He wouldn’t have to sacrifice for long though. Mitchell went to Sunrise Christian Academy in Kansas for his prep year. While there, he’d work under head coach Kyle Bankhead, who was immediately impressed.

“What stood out about him, I think he’s an every-day guy, and what I mean by that is he brings his lunchpail every day to work,” Bankhead said. “He has the same attitude every day, and he doesn’t let outside influences change who is is.”

While at Sunrise Christian Academy, Mitchell worked more on the outside shot he had previously sacrificed. According to Bankhead, Mitchell’s natural position in college is as a face-up stretch four. Mitchell can pass and shoot, and has moved away from some of the less natural post-game he grew up playing.

Both Kugath and Bankhead felt that before Mitchell could excel at the collegiate level, his footwork and body type needed to be worked on. Mitchell is a good athlete, especially laterally, but after so many reps in the post at Shakopee, Sunrise was the perfect place to refine his athleticism. In prep school, Mitchell was freed to operate primarily on the perimeter, only venturing to his old spots in the post to take advantage of mismatches.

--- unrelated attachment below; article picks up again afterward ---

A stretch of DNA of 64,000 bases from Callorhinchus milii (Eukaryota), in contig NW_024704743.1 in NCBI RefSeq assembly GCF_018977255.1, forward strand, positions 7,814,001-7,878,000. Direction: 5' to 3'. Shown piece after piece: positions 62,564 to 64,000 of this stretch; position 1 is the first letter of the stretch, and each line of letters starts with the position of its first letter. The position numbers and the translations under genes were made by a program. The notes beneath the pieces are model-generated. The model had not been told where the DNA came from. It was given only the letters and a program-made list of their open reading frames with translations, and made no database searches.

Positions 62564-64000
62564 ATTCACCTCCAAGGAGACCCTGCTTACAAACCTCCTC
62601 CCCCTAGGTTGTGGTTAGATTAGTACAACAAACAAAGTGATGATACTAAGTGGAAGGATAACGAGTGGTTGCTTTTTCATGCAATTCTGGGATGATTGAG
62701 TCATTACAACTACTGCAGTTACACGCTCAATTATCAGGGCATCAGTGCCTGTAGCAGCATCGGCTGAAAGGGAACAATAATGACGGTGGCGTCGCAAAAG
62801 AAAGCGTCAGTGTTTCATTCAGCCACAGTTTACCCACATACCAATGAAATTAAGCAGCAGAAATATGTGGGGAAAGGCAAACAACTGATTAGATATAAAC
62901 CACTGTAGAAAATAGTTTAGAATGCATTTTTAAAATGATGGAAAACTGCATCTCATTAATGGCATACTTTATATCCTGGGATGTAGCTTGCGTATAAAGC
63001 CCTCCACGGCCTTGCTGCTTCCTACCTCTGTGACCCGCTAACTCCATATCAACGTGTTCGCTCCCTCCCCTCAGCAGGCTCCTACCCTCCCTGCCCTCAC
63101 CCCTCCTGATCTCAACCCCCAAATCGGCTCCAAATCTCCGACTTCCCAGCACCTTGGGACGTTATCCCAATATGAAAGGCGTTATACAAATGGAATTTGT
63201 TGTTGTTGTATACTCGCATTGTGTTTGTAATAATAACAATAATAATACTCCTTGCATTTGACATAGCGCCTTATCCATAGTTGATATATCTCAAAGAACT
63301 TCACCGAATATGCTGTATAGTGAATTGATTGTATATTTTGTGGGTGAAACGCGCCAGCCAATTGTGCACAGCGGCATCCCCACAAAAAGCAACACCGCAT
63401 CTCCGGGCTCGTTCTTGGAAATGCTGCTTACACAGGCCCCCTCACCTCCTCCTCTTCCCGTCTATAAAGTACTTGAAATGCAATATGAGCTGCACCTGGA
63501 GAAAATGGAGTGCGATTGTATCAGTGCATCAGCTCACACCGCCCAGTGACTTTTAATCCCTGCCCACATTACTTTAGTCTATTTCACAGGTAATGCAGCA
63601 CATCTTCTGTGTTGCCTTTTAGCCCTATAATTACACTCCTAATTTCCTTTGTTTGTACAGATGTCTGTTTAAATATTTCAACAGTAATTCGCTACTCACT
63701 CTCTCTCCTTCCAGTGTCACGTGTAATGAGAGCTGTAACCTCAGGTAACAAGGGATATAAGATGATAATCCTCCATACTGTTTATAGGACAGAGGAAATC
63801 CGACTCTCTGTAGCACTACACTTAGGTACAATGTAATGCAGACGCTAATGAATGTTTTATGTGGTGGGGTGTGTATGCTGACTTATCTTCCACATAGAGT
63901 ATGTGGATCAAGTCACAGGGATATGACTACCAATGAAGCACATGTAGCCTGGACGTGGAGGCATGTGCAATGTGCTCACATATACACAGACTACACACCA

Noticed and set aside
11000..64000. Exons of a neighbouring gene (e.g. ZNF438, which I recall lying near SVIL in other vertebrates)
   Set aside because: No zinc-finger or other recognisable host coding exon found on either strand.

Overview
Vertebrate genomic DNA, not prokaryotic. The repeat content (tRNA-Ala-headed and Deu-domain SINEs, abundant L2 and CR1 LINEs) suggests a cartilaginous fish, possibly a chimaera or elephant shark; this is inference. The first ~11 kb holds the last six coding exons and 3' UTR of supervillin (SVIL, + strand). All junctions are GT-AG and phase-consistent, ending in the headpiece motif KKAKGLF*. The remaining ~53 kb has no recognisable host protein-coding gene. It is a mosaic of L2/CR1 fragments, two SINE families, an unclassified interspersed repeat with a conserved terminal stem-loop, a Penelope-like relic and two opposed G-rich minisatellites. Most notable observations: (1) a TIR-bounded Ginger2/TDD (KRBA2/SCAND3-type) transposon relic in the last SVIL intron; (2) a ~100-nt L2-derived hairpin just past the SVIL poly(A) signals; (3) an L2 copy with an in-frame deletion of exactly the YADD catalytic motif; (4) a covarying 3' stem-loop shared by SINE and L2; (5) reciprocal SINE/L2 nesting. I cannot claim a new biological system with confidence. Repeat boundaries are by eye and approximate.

Now, as he begins at the collegiate level, Mitchell has had extensive exposure to low post and perimeter play on both ends of the court. His presence gives the Eagles a unique asset to take advantage of various inefficiencies in opposing game plans. Mitchell’s broad skillset gives BC more options when the team is trying to take advantage of any weakness an opposing team will have. If the Eagles play their cards right, Mitchell could play a huge part in adding to the team’s win total.